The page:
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Cover page of the Journal of Health Sciences
ORIGINAL ARTICLE
Year : 2021  |  Volume : 14  |  Issue : 1  |  Page : 60-65

A study of association between breastfeeding and iron-deficiency anemia status in infants and young children between 0 and 2 years


1 Department of Paediatrics, J.J.M Medical College, Davangere, Karnataka, India
2 Department of Paediatrics, Indra Gandhi Institute of Child Health, Bengaluru, Karnataka, India

Correspondence Address:
Dr. Amit Magadum
Department of Paediatrics, J.J.M Medical College, Davangere - 577 004, Karnataka
India
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Source of Support: None, Conflict of Interest: None


DOI: 10.4103/kleuhsj.kleuhsj_169_20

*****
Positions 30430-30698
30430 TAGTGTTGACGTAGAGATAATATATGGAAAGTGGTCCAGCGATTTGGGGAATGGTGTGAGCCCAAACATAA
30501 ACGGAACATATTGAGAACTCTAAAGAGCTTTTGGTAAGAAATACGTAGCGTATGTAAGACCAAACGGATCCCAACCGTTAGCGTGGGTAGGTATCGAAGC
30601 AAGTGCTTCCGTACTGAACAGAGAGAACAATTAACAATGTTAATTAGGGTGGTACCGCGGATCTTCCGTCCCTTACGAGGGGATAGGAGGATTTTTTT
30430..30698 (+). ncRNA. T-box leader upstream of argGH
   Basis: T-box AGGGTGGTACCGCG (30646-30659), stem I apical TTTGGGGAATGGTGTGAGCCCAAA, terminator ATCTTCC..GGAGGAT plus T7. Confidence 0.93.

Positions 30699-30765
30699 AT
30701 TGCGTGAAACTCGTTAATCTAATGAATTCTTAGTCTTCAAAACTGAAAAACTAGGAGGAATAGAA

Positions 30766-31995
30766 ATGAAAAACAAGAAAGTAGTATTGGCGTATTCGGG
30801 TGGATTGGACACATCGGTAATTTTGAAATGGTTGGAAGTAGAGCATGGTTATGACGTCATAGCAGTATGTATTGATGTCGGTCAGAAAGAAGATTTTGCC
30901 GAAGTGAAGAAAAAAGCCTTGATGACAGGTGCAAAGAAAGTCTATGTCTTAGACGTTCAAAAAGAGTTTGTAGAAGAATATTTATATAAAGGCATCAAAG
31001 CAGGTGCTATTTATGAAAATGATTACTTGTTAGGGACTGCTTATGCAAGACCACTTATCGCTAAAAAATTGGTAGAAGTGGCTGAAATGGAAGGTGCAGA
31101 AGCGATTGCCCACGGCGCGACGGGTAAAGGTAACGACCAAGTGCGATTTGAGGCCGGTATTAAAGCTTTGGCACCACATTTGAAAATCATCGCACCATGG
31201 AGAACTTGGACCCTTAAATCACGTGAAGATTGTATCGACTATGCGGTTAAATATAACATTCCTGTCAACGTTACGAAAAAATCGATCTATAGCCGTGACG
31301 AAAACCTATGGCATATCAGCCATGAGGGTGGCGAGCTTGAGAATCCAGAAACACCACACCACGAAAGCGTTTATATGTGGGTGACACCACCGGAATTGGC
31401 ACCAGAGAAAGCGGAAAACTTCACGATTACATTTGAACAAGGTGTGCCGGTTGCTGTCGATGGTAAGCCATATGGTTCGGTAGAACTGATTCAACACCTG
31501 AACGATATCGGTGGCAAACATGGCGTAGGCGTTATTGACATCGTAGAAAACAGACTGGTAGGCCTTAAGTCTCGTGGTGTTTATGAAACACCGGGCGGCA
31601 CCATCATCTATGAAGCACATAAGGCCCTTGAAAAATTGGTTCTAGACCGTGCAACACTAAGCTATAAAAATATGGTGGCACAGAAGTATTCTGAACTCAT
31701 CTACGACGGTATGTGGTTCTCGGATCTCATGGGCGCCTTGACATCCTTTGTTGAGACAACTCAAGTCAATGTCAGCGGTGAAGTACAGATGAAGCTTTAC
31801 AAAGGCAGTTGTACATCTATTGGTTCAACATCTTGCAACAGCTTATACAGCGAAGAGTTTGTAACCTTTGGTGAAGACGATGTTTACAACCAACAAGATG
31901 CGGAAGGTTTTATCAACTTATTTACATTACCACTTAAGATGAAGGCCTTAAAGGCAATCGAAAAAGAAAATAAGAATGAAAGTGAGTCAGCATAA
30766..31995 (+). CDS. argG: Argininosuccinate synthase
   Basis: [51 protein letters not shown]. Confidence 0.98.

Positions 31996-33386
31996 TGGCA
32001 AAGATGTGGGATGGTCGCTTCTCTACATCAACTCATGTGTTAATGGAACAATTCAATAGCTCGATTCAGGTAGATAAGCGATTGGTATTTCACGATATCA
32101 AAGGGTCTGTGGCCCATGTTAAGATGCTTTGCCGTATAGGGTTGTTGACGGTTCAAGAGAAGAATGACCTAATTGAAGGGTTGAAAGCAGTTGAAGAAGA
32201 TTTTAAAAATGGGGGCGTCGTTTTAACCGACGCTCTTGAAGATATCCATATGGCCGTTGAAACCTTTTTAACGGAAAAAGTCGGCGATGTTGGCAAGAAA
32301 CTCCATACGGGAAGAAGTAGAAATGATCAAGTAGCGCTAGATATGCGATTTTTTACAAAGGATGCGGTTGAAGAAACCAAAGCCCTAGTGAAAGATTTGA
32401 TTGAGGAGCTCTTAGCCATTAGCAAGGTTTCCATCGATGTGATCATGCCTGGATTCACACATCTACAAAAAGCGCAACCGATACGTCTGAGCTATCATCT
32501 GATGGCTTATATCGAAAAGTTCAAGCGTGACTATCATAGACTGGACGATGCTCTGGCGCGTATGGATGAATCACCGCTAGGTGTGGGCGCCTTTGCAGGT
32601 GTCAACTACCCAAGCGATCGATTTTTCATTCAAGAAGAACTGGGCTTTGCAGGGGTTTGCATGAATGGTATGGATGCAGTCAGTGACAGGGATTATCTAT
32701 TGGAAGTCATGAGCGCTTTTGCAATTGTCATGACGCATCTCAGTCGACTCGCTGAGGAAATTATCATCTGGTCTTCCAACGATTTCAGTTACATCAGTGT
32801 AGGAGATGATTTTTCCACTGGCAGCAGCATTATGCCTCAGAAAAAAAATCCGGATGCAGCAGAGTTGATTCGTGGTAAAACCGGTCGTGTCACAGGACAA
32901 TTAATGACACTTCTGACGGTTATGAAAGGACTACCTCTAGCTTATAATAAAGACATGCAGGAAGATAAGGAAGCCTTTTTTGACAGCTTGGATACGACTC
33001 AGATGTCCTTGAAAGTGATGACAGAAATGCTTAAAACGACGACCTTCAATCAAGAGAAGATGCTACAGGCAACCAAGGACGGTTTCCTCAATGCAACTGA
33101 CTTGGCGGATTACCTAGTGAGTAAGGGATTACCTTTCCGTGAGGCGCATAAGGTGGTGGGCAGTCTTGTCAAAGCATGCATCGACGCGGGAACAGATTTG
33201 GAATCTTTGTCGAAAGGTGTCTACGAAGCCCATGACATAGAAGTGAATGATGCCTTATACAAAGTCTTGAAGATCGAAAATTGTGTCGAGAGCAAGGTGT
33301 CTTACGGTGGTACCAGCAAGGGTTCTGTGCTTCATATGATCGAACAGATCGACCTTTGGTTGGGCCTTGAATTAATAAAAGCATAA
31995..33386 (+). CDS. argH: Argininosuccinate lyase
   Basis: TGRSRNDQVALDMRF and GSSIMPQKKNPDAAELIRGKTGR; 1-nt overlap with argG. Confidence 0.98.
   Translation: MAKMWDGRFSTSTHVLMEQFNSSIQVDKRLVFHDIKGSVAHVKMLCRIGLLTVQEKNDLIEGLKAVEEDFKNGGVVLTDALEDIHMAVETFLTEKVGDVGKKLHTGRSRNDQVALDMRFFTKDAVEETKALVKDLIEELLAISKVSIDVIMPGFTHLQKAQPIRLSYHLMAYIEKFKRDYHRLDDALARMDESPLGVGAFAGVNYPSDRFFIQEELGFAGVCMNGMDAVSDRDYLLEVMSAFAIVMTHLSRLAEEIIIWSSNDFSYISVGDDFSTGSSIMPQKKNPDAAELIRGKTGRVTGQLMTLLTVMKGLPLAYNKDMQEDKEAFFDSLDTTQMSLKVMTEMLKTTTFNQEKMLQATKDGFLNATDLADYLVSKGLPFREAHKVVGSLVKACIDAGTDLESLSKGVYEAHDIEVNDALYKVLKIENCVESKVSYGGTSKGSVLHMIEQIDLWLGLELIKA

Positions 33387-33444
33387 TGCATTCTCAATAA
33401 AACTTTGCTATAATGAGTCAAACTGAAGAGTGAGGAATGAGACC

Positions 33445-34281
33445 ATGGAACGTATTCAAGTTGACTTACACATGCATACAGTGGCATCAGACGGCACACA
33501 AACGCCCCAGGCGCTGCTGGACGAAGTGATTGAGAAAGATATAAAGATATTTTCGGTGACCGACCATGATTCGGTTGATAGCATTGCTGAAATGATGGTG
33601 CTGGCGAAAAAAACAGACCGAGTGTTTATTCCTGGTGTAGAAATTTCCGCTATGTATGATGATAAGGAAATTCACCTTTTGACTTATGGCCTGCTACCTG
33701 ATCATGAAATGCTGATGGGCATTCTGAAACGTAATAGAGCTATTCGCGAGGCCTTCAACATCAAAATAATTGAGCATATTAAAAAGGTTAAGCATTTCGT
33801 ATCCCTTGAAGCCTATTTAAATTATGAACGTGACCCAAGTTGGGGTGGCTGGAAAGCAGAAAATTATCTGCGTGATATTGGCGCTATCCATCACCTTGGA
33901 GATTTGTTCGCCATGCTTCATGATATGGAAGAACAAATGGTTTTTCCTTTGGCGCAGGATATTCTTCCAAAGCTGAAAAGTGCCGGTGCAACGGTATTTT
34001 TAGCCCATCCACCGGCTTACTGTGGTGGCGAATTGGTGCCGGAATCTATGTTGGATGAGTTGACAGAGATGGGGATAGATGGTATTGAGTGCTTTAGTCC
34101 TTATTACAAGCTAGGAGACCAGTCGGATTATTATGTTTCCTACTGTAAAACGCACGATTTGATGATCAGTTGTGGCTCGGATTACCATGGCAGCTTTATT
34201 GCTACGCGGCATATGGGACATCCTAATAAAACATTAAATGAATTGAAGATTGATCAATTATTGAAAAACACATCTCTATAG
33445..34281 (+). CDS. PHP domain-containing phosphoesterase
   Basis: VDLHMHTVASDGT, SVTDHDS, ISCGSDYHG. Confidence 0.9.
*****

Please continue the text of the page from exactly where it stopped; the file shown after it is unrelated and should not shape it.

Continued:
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Background: Iron deficiency is one of the biggest contributing factors to the global burden of anaemia. It is an indicator of both poor nutrition and poor health. Results of recent basic research support the concerns that IDA during infancy and childhood can have long lasting detrimental effects on neurodevelopment. Objective: To study contributing factors for IDA in infants and young children between 6-24 months. Study Design: A case control study. Participants: Children aged between 6-24 months, admitted or attended OPD in paediatric wards of 3 hospitals attached to JJM medical college. Intervention: No intervention was involved in this study. Outcomes: This study findings revealed the status of iron deficiency anaemia among 6-24 months children and also its contributing factor which influence the indication. Results: In our study 50% were anaemic, 50% were not anaemic, in that, 27.1% had moderate anaemia, 22.9% had severe anaemia. Compared to early initiation of breastfeeding at birth, delayed initiation of breastfeeding was associated with higher chances of IDA. Those children who were not exclusively breastfed for first 6 months had higher chances of IDA. Initiation of top milk before 12 months was associated with higher chances of IDA especially before 6 months. Conclusion: Top feeding, faulty weaning and feeding practices are the main contributing factors of anaemia among children under 2 years.


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